This is because, if you don’t check and there is damage, then there are chances of parts of your house collapsing.

Or in the worst case scenario, your entire home could fall down. 

As a result, we would recommend that you don’t install your water heater high up. Instead, install your water heater as low in your home as possible, like the basement.

This way, if your water heater does leak (see also ‘Why A Water Heater Leaks From The Overflow Pipe‘), the water won’t cause any major damage to your home or the structural supports.

Water Heater Is Located In A Living Area

Water Heater Is Located In A Living Area

Not every home is able to install their water heater out of the way, like in a basement.

Instead, the water heater (see also ‘Can You Transport A Water Heater In A Car?‘) has to be installed in a living area, which is often used by the household for other activities. 

As a result, in this scenario, it would be wise to install a drain pan.

It is an inexpensive way to make sure that if your water heater does leak, then the water shouldn’t damage the room or any of your belongings.

This is really important for any rooms that a water heater is placed into that contain live electrical outlets, or electronics in general.

Even just a small leak could destroy all your electronics and create a fire. 

Buying The Right Water Heater Pan

If you decide you want to purchase a water heater drain pan, then there are a couple of things you need to be aware of.

You want to pick the right size and the best material for your pan. 

Below, we have put together a short guide on what you need to look for when choosing your water heater pan. 


The majority of drain pans are made from either steel, plastic, or aluminum.

There may be other materials available, yet these three are known to be the most durable materials that you should choose from.

Out of the three materials we have just mentioned, plastic is the most temperamental.

This is due to a lower quality manufacturing process, and temperature changes can cause the plastic pans to crack. This then means you can’t use the pan.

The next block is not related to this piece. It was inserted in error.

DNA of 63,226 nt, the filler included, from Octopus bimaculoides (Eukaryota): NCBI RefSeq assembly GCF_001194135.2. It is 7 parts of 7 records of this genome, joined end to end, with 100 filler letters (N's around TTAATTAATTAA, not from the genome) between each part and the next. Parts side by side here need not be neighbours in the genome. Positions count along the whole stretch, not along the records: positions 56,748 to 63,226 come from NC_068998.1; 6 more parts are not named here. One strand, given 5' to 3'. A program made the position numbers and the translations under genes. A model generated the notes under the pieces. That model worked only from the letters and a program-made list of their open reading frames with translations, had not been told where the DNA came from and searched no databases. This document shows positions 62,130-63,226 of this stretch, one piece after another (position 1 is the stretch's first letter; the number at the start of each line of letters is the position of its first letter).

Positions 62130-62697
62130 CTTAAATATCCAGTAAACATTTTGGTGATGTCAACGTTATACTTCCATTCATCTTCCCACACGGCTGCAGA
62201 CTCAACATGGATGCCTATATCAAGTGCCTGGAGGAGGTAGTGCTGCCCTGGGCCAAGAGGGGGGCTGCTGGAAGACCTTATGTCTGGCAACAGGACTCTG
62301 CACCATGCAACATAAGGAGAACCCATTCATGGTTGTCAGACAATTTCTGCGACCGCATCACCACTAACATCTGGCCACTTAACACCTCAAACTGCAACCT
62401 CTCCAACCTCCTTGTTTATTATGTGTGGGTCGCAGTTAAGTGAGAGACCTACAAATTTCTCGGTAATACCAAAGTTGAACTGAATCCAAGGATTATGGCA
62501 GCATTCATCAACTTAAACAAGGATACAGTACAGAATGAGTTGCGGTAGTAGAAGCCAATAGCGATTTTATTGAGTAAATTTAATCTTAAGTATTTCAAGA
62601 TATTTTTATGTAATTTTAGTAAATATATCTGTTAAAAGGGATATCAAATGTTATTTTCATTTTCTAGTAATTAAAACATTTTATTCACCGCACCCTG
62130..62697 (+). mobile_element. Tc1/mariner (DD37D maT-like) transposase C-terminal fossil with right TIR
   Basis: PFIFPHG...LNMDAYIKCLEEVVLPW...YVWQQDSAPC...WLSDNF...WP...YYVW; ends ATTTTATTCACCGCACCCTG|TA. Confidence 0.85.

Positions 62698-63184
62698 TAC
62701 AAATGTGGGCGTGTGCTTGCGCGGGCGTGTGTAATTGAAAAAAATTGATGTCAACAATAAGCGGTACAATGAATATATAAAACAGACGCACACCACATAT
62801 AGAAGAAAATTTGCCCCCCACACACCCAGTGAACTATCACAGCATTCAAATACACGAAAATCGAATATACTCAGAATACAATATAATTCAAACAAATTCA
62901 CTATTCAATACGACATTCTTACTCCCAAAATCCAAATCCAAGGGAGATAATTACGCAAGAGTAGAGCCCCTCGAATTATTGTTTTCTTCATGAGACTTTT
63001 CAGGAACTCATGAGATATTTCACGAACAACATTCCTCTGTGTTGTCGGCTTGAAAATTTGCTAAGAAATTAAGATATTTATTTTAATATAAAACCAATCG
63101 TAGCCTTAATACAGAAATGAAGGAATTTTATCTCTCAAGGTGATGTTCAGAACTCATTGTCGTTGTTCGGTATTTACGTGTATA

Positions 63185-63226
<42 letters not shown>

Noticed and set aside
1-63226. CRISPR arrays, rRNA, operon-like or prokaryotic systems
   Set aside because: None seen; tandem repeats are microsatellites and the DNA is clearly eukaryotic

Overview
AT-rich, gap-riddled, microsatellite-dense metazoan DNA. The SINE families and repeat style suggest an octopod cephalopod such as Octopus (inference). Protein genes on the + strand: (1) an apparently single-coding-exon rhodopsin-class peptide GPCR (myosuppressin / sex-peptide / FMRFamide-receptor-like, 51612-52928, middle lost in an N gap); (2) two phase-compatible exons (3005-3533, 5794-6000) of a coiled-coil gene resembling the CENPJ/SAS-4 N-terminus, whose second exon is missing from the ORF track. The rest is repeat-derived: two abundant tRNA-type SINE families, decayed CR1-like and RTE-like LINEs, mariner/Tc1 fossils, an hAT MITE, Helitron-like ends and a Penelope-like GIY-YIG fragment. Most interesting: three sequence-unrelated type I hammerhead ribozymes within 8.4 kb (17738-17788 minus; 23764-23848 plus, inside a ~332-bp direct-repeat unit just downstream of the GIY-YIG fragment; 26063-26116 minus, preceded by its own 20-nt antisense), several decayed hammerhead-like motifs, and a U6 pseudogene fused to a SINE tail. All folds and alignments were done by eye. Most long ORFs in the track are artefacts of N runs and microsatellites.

Compared with a pan made out of steel, which is extremely durable. Steel is definitely the most durable material that can be used to make your drain pan from.

However, due to their high durability, they are much more expensive. Yet, this price balances out the fact they will last you a lot longer and have to be replaced much less. 

Finally, we have drain pans made from aluminum. It has to be said that aluminum is just as durable as steel. However, it is also much cheaper than a steel pan.

Therefore, this is a common and popular choice for the majority of people. 


You need to make sure that the size of your drain pan is correct.

This can seem like a scary process, however to work out the right size that you need, we have this simple step-by-step guide for you to follow.


You need to work out how wide your water heater is. To do this, you need to place your measuring tape on one of the top edges of your water heater.

Then measure the distance to the edge opposite. 

Pan Width Choice

With the width of your water heater measure, now you can start looking for a drain pan.

The rule is that your drain pan for your water heater needs to be a minimum of 2 inches wider than the width of your water heater. 

For example, if your water heater is around 30 inches wide. Then you want to purchase a water heater drain pan that is a minimum of 32 inches wide. 

Depth Decision

With the width all sorted, you can now turn your attention to the depth of the drain pan.

You may assume that a really deep pan will be better for you. However, this isn’t always necessarily true. 

This is because these pans are designed to stop water damage that is caused by steady and slow leaks.

However, if your water heater (see also ‘Water Heater Hissing? Do This Immediately!‘) is leaking large quantities that a shallow drain pan can’t cope with, then you will find yourself suffering with lots of water damage.